LONDON — London Fashion Weeks kicks off today, and as part of the five-day showcase the Canadian-born designer Thomas Tait will unveil his first women’s collection after receiving the inaugural LVMH Young Fashion Designer Prize, which comes with 300,000 euros, or $409,270, in cash plus a year of coaching from LVMH Moët Hennessy Louis Vuitton executives.
He has collaborated with the French artist and photographer Georges Rousse on a series of large scale installations that will provide the backdrop to the spring/summer runway show. “It’s going to be a very collaborative show, which is really exciting, and it’s a Parisian artist so that’s kind of nice,” said the designer, who’s been spending time with LVMH Moet Hennessy Louis Vuitton executives of late.
Here, he talks about the challenges of financing a fashion business, the vision for his brand — and his determination to preserve his independence:
WWD: What sort of difference has the prize money made to your business so far?
Thomas Tait: Initially, the reaction from the media was like “Oh my God! So fabulous!” And you kind of get the feeling that a lot of people are…hoping you’ll turn around and say, “Next season the show is going to be huge,” or “I’m going to bust out and do this big event,” or “I’m going to start a men’s wear division.”
Honestly, 300,000 euros can go like that when you have your own business. It’s not like I can turn around and open a flagship store, but it’s the kind of money that’s quite well-balanced in terms of what I needed.
WWD: How are you spending it?
TT: I haven’t earned this 300,000 euros through sale and profit, I haven’t done it by actually succeeding at designing clothes, selling clothes and distributing clothes. It’s a different thing, it’s a one-off payment and it’s not going to come again next year. So really the focus is to make sure that I can take this money and help my business to make even more money, which is an easy thing to say — but not an easy thing to do. I was struggling, I was really struggling before, so it’s not like we’re fine and everything is flush, and I can just develop a new project or make something a bit better than it was before.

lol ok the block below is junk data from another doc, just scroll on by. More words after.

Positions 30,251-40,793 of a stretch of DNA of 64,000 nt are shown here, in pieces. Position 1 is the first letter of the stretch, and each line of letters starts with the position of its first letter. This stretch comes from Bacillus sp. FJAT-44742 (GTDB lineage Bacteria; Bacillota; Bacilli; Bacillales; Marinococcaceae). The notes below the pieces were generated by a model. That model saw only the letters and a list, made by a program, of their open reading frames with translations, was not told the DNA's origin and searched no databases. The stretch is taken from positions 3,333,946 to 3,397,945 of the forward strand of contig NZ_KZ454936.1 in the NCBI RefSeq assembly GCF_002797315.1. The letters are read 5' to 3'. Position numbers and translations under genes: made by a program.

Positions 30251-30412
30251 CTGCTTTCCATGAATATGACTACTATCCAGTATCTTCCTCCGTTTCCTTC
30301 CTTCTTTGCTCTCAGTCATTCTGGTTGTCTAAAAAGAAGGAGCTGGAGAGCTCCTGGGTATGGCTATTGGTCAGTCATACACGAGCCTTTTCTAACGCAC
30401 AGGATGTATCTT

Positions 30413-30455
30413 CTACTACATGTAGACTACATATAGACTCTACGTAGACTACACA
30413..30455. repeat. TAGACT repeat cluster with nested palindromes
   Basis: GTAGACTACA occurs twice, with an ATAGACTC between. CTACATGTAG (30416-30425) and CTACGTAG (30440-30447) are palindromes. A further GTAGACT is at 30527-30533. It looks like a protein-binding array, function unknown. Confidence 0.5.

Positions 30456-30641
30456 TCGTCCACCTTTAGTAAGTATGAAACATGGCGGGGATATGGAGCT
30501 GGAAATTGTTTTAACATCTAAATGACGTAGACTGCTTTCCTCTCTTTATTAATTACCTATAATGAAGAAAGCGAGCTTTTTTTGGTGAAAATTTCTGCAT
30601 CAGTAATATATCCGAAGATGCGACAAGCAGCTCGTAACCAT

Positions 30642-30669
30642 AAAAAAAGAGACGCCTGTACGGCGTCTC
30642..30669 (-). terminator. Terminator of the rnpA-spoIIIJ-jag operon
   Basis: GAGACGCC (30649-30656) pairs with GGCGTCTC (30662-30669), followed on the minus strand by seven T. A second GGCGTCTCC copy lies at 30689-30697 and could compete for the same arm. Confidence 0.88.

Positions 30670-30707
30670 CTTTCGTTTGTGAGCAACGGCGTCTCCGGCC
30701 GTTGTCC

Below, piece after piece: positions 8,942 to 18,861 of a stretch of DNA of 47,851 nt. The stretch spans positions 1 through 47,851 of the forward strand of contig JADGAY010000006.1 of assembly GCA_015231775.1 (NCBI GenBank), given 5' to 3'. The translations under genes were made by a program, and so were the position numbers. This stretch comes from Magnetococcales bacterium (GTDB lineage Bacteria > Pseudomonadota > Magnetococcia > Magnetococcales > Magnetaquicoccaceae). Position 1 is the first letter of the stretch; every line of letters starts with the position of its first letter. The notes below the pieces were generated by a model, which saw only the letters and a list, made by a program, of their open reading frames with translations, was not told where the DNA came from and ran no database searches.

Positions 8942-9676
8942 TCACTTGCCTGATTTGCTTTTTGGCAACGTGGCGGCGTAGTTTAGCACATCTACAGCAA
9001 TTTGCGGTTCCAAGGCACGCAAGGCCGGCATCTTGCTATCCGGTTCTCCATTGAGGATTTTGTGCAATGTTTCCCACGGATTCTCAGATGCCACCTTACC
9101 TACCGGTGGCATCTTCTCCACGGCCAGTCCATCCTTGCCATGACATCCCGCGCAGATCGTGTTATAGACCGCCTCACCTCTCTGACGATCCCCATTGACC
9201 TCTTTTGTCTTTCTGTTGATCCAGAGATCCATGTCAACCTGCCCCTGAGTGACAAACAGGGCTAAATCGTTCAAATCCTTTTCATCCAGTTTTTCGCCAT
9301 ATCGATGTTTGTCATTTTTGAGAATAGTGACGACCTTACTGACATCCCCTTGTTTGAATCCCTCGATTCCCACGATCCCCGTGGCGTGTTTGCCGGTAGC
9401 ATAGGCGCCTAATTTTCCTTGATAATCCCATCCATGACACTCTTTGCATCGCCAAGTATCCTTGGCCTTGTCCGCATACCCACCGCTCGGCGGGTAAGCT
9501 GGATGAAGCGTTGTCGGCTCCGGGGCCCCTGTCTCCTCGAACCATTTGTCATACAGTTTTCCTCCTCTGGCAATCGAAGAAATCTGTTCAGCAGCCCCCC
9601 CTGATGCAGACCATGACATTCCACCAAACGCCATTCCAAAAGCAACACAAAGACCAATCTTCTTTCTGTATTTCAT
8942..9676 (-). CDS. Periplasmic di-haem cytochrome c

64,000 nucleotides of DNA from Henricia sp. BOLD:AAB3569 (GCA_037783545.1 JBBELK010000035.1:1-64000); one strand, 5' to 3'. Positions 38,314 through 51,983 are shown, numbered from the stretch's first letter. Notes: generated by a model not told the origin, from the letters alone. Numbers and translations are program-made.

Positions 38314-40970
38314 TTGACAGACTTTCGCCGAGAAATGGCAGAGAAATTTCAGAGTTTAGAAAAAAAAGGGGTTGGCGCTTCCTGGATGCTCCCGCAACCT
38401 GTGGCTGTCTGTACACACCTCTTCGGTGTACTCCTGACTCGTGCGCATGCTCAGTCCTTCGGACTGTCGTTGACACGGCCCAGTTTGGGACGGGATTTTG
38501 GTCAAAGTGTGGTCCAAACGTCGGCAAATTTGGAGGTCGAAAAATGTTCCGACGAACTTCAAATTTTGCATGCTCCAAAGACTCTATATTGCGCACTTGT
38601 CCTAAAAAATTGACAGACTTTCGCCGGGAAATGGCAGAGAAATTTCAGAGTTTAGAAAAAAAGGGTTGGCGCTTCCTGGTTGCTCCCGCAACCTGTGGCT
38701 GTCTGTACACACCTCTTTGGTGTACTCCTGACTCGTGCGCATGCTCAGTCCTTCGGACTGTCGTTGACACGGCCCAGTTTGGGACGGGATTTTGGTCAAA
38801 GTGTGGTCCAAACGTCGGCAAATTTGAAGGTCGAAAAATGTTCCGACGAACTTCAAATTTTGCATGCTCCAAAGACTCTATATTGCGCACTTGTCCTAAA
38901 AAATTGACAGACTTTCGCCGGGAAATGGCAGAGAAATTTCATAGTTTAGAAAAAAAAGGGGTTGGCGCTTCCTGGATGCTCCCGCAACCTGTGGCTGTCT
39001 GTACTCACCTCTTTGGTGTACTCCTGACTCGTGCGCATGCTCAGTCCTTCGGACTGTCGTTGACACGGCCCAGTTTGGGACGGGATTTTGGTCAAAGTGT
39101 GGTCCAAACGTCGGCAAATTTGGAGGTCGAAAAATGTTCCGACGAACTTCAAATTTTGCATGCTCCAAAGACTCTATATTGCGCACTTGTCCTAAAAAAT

There are things I need to catch up on, there are invoices I haven’t paid, manufacturers I haven’t paid, a small loan that I took out here that I need to pay for. A huge chunk of this money is actually going towards things that need immediate help – and then the rest of the money is going to be focused on manufacturing and making sure that I can accept all of the orders that I want to accept, without saying no to any of them.
I’ll be able to work with better terms, I’ll be able to know that I can actually go to production right away. The minute I get back from sales in Paris, I can book my fabrics immediately, as opposed to waiting for the order confirmation, which could take three or four weeks.
WWD: What kind of advice are you getting from LVMH?
TT: We’ve had some initial meetings here in London. I work with two women from LVMH, one who is based here in their headquarters, and one who travels to London and works with various brands who have partnerships with LVMH already, like Nicholas Kirkwood and Jonathan Anderson. So she comes here once a week to work with them and then sees me. One thing that I found interesting is that they aren’t invasive — which I think is great.
WWD: What do you mean by invasive?
TT: They’re really not pushing anything, they’re not trying to force this prize to be more than just a prize. They are just an open ear and a good soundboard for me. They haven’t sort of stepped in, and said: “Right! We want to have a look at your bank statements, we want to have a look at your cash flow.” The people I’m working with are not financial strategists. They are sort of brand strategists and they can put me in touch with the right people, if and when I need it.